LONDON (Reuters) - A local council has removed a mural by British artist Banksy following a complaint it was racist, a week before voters in the area decide whether to elect Britain’s first lawmaker from a party opposing mass immigration.
The depiction on a wall in the seaside town of Clacton in southeast England showed a group of pigeons holding signs stating “Migrants not welcome” and “Go back to Africa” directed at a small green bird.
Tendring District Council said it received a complaint on Tuesday that the artwork was “racist” and “offensive” and removed it, unaware that it was thought to be by Banksy.
The image has appeared on Banksy’s website. Known for his ironic social commentary through graffiti and stenciled paintings in public spaces and private property around the world, Banksy emerged in Bristol, England, in the early 1990s.
The real name of the artist, whose street art has previously sold for more than a million dollars, remains unknown.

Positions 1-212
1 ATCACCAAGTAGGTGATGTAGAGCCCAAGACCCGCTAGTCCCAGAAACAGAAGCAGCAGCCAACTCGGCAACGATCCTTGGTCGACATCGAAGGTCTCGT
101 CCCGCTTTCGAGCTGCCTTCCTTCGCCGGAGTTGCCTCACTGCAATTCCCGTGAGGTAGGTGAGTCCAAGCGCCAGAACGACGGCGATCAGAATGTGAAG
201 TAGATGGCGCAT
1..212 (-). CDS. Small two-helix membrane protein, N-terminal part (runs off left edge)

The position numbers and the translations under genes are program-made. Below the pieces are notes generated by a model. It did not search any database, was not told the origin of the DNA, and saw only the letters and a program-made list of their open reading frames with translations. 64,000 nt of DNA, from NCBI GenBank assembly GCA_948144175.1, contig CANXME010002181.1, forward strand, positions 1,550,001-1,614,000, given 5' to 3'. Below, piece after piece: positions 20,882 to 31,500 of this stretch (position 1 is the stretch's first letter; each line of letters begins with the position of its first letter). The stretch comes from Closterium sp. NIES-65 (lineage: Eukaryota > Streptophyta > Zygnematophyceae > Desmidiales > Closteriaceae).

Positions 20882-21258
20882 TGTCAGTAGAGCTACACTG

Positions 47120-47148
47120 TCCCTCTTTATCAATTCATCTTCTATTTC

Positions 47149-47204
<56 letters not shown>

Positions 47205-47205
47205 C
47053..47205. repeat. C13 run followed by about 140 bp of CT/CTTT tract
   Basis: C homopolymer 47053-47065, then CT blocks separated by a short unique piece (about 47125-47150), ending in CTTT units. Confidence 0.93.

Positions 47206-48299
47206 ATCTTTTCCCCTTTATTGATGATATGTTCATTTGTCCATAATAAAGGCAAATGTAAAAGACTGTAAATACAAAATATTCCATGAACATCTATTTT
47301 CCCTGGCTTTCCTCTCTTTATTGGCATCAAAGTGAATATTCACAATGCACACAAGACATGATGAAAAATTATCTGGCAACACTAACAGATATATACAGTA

Nigel Brown, communications manager at Tendring District Council, told Reuters that another piece of Bansky’s art would be welcome in the area but not a repeat of the same artwork.
“Not the same thing, because even if we knew it was Bansky, if that could be seen by some people as being inappropriate, offensive or racist, we would still want to remove that,” he said.
The election next week in Clacton is a key test for Prime Minister David Cameron as it comes after the local lawmaker defected from his ruling Conservative Party to the UK Independence Party (UKIP).
Cameron has seen support soar for UKIP, which wants Britain to leave the European Union. It has come second in a string of local polls in recent months but has so far failed to gain representation in parliament.
Reporting By Costas Pitas; Editing by Raissa Kasolowsky